Arturo Bris - IMD Professor

Arturo Bris

Professor of Finance at IMD

Arturo Bris is Professor of Finance at IMD. Since January 2014, he has led the world-renowned IMD World Competitiveness Center. At IMD, Bris directs the Strategic Finance and Navigating Fintech Innovation and Disruption programs. He also previously directed the flagship Advanced Strategic Management program between 2009 and 2013.

Salvatore Cantale - IMD Professor

Salvatore Cantale

Professor of Finance at IMD

Salvatore Cantale is Professor of Finance at IMD. His major research and consulting interests are in value creation, valuation, and the way in which corporations structure liabilities and choose financing options. Additionally, he is interested in the relation between finance and leadership, and in the leadership role of the finance function. He directs the Finance for Boards, Business Finance, and the Strategic Finance programs as well as the Driving Sustainability from the Boardroom program and the newly designed Bank Governance program.

 

Knut Haanaes

Knut Haanaes

Lundin Chair Professor of Sustainability at IMD

Knut Haanaes is a former Dean of the Global Leadership Institute at the World Economic Forum. He was previously a Senior Partner at the Boston Consulting Group and founded their first sustainability practice. At IMD he teaches in many of the key programs, including the MBA, and is Co-Director of the Leading Sustainable Business Transformation program (LSBT) and the Driving Sustainability from the Boardroom (DSB) program. His research interests are related to strategy, digital transformation, and sustainability.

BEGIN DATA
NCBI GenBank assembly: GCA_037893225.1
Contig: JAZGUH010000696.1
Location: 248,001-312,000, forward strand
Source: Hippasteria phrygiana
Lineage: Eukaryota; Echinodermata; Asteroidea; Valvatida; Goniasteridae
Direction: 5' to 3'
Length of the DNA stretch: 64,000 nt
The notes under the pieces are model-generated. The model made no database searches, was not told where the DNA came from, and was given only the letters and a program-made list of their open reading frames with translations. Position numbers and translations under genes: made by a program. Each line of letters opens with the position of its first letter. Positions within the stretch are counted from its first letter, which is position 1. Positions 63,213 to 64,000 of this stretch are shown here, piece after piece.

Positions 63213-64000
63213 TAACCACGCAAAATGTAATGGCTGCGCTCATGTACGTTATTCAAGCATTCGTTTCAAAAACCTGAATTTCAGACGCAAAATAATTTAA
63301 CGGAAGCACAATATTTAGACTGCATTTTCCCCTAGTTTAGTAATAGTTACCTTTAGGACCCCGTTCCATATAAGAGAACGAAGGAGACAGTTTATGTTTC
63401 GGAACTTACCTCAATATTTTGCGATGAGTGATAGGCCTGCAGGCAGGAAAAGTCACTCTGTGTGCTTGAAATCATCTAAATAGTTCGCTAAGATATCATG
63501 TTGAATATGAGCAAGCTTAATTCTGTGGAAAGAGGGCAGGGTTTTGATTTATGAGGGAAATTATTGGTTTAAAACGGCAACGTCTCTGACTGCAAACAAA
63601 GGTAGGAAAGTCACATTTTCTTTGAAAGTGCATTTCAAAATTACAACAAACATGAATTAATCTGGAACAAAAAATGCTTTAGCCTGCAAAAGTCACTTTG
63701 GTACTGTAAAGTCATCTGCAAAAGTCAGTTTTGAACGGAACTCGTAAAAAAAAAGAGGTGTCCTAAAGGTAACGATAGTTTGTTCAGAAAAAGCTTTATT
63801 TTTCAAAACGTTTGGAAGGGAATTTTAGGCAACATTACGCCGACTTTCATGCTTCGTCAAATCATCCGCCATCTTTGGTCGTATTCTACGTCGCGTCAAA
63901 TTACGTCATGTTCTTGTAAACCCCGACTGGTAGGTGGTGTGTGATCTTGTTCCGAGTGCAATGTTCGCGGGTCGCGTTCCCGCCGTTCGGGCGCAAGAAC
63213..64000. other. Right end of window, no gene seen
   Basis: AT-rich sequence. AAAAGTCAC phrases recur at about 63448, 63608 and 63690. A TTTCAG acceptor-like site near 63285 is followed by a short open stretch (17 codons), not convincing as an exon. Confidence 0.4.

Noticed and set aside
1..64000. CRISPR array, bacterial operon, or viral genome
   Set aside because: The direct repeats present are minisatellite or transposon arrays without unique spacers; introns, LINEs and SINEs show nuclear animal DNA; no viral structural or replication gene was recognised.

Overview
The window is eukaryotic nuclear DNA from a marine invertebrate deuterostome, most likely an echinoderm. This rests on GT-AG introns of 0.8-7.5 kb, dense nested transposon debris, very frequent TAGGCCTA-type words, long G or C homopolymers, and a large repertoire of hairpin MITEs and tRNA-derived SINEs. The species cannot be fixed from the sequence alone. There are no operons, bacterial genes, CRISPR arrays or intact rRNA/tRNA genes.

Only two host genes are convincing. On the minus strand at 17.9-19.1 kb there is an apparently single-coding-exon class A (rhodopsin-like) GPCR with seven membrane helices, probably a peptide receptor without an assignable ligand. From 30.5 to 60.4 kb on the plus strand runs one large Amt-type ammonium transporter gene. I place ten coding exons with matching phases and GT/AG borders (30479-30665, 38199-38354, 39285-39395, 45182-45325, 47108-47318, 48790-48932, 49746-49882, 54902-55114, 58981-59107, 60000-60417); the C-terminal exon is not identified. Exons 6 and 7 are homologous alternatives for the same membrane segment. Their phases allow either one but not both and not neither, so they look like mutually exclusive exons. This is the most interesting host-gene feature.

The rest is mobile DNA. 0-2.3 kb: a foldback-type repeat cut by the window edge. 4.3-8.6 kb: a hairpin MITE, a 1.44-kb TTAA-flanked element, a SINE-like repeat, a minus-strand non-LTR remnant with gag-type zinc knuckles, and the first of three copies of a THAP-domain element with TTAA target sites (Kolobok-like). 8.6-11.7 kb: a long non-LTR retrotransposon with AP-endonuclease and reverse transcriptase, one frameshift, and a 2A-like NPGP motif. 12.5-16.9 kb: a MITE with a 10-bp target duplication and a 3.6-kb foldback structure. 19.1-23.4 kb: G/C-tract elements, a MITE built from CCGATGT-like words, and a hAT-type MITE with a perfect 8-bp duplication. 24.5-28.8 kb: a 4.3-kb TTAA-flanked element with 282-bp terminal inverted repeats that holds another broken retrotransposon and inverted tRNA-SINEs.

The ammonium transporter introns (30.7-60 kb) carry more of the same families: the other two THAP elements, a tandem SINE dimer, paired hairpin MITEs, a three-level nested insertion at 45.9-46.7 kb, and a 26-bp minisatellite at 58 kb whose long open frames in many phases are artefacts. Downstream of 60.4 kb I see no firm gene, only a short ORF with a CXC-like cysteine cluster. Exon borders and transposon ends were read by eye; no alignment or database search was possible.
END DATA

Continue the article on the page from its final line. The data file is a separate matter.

Julia Binder

Julia Binder

Professor of Sustainable innovation and Business Transformation at IMD

Julia Binder, Professor of Sustainable Innovation and Business Transformation, is a renowned thought leader recognized on the 2022 Thinkers50 Radar list for her work at the intersection of sustainability and innovation. As Director of IMD’s Center for Sustainable and Inclusive Business, Binder is dedicated to leveraging IMD’s diverse expertise on sustainability topics to guide business leaders in discovering innovative solutions to contemporary challenges. At IMD, Binder serves as Program Director for Creating Value in the Circular Economy and teaches in key open programs including the Advanced Management Program (AMP), Transition to Business Leadership (TBL), TransformTech (TT), and Leading Sustainable Business Transformation (LSBT). She is involved in the school’s EMBA and MBA programs, and contributes to IMD’s custom programs, crafting transformative learning journeys for clients globally.